The Galaxy Note 20 Ultra is without a doubt the best phone Samsung has ever made. It’s loaded with the specs and features that Android enthusiasts and Note loyalists want and need and can take on any and all contenders, including the upcoming iPhone 12 Pro Max. There really isn’t a thing I’d change about it—even the $1,300 price tag is somewhat more palatable than the $1,400 Samsung charges for the Galaxy S20 Ultra.
And yet, I’m finding a hard time justifying its existence. As the designs, performance, and features for Samsungs two flagship lines continue to blur, the difference between the flagship Galaxy Note and Galaxy S phones has become little more than the S Pen. Take a look at the specs for the two phones:
Galaxy S20 Ultra
- Dimensions: 166.9 x 76.0 x 8.8mm
- Display: 6.9-inch WQHD, 3200×1440, 120Hz, 496ppi
- Processor: Snapdragon 865
- RAM: 12GB LPDDR5
- Storage: 128GB/512GB
- Front camera: 40MP, f/2.2
- Rear camera: 12MP ultra-wide, f/2.2 + 108MP wide, f/1.8, OIS, + 48MP telephoto, f/3.5
- Battery: 5,000mAh
Galaxy Note 20 Ultra
- Dimensions: 164.8 x 77.2 x 8.1mm
- Display: 6.9-inch WQHD, 3088×1440, 120Hz, 511 ppi
- Processor: Snapdragon 865+
- RAM: 12GB LPDDR5
- Storage: 128GB/512GB
- Front camera: 10MP, f/2.2
- Rear camera: 12MP ultra-wide, f/2.2 + 108MP wide, f/1.8, OIS, + 12MP telephoto, f/3.0
- Battery: 4,500mAh
Those are extremely similar phones. So much so, in fact, that I don’t even understand why the Galaxy S20 Ultra costs $100 more than the Galaxy Note 20 Ultra. You’re getting a higher-resolution telephoto lens with twice as much Space Zoom (100X vs 50X), a bit more battery, and a few more pixels, but basically the phones are identical aside from their shape. Inadvertent or not, Samsung pitted them as direct competitors and made the decision to buy one over the other extremely difficult in the process.
So why does the Galaxy Note 20 Ultra need to exist? Purists will point to the S Pen, of course, and Samsung has certainly leaned into its mighty stylus as the Note has matured. After gaining Bluetooth last year and Air Actions for remote control of apps, this year’s S Pen doubles down on its capabilities with navigation controls and gestures for common tasks such as back, forward, home, and recents. More importantly, the S Pen’s latency has also been dramatically reduced to 9ms, which matches the phenomenal Apple Pencil.
True to its name, Samsung’s Notes app has gotten an overdue upgrade as well to take advantage of the new phone’s capabilities, finally adding live sync as well as improved handwriting recognition, and the ability to annotate notes with recorded audio. You can also import and mark up PDFs, and there’s also a new folder structure to make it easier to find and organize things. And DeX users can wirelessly connect to an external monitor so you don’t need a USB-C-to-HDMI cable anymore.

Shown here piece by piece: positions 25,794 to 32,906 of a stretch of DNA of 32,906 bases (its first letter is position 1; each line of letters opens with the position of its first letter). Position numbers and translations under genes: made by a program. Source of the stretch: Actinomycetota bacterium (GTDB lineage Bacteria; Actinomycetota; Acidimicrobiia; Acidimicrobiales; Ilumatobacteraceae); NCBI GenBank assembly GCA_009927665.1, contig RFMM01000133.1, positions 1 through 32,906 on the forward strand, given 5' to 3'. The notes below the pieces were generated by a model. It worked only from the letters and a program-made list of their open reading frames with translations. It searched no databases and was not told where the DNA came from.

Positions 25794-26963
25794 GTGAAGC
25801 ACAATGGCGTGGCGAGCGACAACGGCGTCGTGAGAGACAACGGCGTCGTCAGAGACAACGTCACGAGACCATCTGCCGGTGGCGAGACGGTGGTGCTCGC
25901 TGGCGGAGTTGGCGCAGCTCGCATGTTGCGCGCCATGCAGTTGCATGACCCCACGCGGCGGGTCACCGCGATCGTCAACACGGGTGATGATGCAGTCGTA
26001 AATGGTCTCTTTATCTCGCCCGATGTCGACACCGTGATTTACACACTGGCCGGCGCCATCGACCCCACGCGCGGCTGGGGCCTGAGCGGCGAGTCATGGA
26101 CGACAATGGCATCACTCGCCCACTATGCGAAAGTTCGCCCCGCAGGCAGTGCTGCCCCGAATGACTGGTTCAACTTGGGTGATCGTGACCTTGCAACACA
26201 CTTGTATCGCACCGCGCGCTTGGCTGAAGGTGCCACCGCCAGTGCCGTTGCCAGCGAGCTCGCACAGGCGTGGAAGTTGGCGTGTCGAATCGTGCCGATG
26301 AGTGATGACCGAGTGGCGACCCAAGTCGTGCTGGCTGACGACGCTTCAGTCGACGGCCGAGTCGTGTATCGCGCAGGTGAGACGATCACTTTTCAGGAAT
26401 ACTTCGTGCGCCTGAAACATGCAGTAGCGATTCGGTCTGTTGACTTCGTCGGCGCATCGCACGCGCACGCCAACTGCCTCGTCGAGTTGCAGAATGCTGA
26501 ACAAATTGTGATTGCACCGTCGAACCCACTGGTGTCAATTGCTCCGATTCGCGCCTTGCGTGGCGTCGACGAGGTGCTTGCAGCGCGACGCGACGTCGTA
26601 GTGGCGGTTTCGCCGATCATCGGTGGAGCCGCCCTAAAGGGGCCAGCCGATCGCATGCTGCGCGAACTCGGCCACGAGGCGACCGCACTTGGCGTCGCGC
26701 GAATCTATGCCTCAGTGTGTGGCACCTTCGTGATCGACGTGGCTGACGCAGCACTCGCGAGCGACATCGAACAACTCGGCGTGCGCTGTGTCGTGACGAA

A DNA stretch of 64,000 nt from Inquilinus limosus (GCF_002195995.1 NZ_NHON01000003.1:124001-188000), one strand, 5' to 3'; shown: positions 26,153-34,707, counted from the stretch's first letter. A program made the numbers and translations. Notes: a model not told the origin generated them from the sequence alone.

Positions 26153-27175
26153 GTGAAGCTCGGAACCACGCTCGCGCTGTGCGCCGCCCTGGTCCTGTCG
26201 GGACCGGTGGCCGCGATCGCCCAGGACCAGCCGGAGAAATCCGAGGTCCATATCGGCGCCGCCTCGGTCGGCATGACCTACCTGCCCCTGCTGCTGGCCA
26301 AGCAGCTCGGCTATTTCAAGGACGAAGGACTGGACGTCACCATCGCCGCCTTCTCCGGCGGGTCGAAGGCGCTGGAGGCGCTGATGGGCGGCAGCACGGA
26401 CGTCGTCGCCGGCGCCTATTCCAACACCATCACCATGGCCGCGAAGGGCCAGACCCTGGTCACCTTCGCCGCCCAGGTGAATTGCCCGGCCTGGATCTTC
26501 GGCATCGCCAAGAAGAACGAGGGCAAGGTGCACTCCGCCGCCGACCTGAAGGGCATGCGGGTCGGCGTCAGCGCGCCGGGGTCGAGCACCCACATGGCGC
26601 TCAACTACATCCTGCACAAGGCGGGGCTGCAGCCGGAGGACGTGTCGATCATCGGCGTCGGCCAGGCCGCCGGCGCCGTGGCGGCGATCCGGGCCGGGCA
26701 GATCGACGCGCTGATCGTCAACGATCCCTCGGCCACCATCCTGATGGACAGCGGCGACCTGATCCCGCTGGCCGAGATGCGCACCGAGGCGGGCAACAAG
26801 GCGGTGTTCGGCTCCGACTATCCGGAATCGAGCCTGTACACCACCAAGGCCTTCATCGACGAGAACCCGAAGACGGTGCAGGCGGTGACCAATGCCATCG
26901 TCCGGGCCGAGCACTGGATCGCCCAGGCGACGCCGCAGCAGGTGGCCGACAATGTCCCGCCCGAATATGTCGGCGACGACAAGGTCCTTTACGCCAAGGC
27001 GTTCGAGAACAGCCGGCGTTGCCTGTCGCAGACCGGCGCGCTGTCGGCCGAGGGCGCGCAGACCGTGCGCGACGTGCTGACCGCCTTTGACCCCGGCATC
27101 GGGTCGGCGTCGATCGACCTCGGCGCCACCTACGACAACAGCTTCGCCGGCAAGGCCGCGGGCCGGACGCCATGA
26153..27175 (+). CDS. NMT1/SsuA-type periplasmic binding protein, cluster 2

The Galaxy Note 20 Ultra also has a new ultra wideband (UWB) chip to boost the capabilities of Nearby Share. All you’ll need to do to share a file is point your Note 20 Ultra at “other UWB equipped Galaxy devices” to automatically get a list of recipients. It could also one day function as a digital key like Apple’s U1 chip in the iPhone 11.
Don’t get me wrong, those are some truly excellent features. But continuing to separate its two most expensive phones mainly on the basis of a stylus is silly. Where’s wireless DeX in the Galaxy S20? Or the UWB chip? And why not let Galaxy S owners take advantage of the S Pen too? Even if it’s an optional accessory like the Apple Pencil, I’m sure plenty of Galaxy S20 users would jump at the chance to buy an S Pen—which Samsung sells for a very reasonable $30—even if they needed to carry it separately or buy a special case to attach it.
Feature drop, Samsung style
Two separate lines just aren’t necessary anymore. There’s too much redundancy, too much confusion, and too much of a feeling that Samsung is purposefully elevating some features and holding back others to keep the lines as separate as possible. But even without an S Pen, the Galaxy S20 is as much of a productivity phone as the Galaxy Note 20, and there’s nothing the S20 can do that the Note 20 can’t.
At this point, the Galaxy Note 20 feels like a throwback to a different era. There’s a reason why barely any other phones have styli—they’re just not all that useful. As screens have gotten bigger and faster, the need for fine control has become less necessary. Seriously, who is actually using their S Pen as a remote control more than very occasionally, if that?
Samsung has a chance to truly break not just its own smartphone mold but also set a new tone for premium smartphones. Instead of forcing two launches every year, Samsung could launch one phone with the best parts of both and focus on improving it as the year goes on. Google has started doing quarterly feature drops to keep its Pixel phones fresh, and Samsung could easily do the same to spur sales leading into the holidays.
Maybe the Galaxy S20 even gets a better processor after six months, some new features, a lower price—anything to keep it fresh. Samsung could hold an Unpacked and everything to drum up hype and headlines, while simultaneously extending the life of the Galaxy S and keeping its most loyal fans happy. And it might just remove its biggest competitor in the process.